This introduced a nagging, itchy fear to the back of Anna’s head. She had a name. In fact, she had many.
‘Names are ways for people to find us,’ said the tall man. ‘If you keep a name, people know whom to ask after. And if people know whom to ask after, they can find out where you’ve been, and that brings them one step closer to finding you. We don’t want to be found.’
The thin man shook his head. ‘No.’”
Oh, and did I mention that among the many languages the Swallow Man can speak is Bird? Yes, he can communicate with the birds in the forest. When he talks to them in their language, they come to him and light on his finger or do his bidding. It’s the most miraculous thing Anna has ever seen. She didn’t even know there was a language called Bird until she met him. If birds trust him that much, she reasons that she probably can too. That he is at least more likely to protect her than not. She can only hope that she’s right.
So Anna follows him off into the wilderness of Poland, away from the invading soldiers from Germany and from Russia, whom he calls the Wolves and the Bears respectively. They give both wild-animal-like humans as wide a berth as possible. When they can’t avoid encountering them at border crossings or check points, Anna and her protector develop an act that convinces the wolf or bear soldiers that these are just two normal citizens like the soldiers – two people who speak their language fluently and appear to be just like all other loyal citizens. It’s a tight-wire act with incredibly deadly repercussions if anything isn’t perfectly done but it works…for years it works.
And then one day Anna meets a strange man when the Swallow Man has left for a while, a boisterous runaway Jewish man so hearty, loud, and jovial – so unlike the Swallow Man – that she is immediately drawn to him. For the first time, she disobeys the Swallow Man’s rigid edicts and befriends this kind lost man. And that is when she sees a side of the Swallow Man she’s never seen before – a dark and terrible side – and she begins to wonder if she’s ever really known him at all.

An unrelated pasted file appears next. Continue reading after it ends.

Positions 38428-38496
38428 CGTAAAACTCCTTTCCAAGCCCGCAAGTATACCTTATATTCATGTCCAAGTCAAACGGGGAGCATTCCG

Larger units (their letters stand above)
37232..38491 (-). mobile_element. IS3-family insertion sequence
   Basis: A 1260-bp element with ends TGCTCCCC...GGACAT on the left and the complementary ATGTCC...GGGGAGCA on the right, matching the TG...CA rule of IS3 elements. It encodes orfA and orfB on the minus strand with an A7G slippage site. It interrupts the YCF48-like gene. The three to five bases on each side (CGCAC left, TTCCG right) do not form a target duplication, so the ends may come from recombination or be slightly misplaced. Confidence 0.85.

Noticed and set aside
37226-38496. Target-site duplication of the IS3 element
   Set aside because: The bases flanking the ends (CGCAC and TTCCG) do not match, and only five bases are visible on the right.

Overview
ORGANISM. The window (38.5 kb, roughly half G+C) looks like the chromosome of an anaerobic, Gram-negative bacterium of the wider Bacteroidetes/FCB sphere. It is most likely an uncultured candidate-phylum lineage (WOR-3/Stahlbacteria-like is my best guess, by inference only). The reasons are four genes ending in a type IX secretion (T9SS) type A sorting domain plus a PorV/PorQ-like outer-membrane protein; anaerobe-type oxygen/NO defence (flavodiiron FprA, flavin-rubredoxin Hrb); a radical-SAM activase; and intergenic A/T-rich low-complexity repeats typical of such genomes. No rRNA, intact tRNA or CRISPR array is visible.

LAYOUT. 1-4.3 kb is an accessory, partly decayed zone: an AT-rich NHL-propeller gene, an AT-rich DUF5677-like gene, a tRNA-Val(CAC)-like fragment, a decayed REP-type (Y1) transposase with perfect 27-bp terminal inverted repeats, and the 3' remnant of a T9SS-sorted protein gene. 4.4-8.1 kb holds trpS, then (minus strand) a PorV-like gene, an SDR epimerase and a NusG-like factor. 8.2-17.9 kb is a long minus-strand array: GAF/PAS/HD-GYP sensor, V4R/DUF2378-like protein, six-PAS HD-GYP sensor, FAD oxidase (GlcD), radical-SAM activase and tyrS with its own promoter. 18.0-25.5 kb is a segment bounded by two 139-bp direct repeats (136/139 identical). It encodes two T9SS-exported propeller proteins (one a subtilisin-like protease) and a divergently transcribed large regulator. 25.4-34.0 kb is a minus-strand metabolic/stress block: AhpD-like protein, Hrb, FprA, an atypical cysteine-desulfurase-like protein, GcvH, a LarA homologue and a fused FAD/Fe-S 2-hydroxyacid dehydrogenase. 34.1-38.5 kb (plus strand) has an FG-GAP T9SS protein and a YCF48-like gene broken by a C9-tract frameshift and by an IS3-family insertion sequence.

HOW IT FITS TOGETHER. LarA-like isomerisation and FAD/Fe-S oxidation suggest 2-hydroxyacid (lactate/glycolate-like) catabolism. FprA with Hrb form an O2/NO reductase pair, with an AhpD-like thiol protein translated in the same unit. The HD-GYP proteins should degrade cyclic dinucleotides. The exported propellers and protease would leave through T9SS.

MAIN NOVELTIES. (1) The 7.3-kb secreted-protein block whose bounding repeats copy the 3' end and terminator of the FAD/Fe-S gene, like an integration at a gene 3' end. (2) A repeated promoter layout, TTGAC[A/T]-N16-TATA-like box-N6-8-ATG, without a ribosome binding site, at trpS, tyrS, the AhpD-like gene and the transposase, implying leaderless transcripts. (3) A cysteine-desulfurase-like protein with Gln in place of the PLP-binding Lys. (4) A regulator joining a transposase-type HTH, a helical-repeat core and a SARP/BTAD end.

What lessons will Anna learn as she matures into a young woman during such a horrific time and in such an insane place? What will become of Anna, the Swallow Man, and the lost Jewish man in a world seemingly gone mad? Will any of them survive or will Anna’s decision to befriend the Jewish man spell their doom?
Anna and the Swallow Man takes place over a period of years, throughout the German and Russian invasions of Poland, and the entirety of World War II. The entire novel is seen through Anna’s eyes. We experience Anna growing into a woman. I can’t imagine what it would be like to roam a war-torn countryside in constant fear from age seven up. It definitely would change who you are and how you view the world from that day forward, even if you do “play pretend” a lot. At the same time, we see the flexibility of children to adapt and survive. That Anna is still able to see the world as a magical place is such a saving grace, and so in keeping with being a child. The three characters who are the focus of this novel are all complex. The Swallow Man is quite possibly the most complex, although there are hints about some of the things that make him appear so unusual as the novel progresses.
Gavriel Savit has written an amazingly beautiful debut novel in Anna and the Swallow Man – its prose and story are lyrical even while showing us the horrors of war as seen through the eyes of a growing child. Once I began reading, I could not stop. I was completely swept up into the story in a way I did not expect. I’ve been swept up into stories before but never like this. I definitely recommend Anna and the Swallow Man, for adults as well as grades 8 and up. It’s a beautiful story even when it’s heartbreaking – and it is also a story of hope.
Can’t wait to read it? Anna and the Swallow Man is available from your favorite online bookseller, so just click on the link to go get it!
I’d love to get your comments on Anna and the Swallow Man, Gavriel Savit, and/or this review.
One lucky reader will win an ARC (advance readers copy) of Anna and the Swallow Man by Gavriel Savit!
1) The deadline for entries is Saturday night, 1/28/2016, at 11:59pm EDST. No entries after that date/time will be eligible.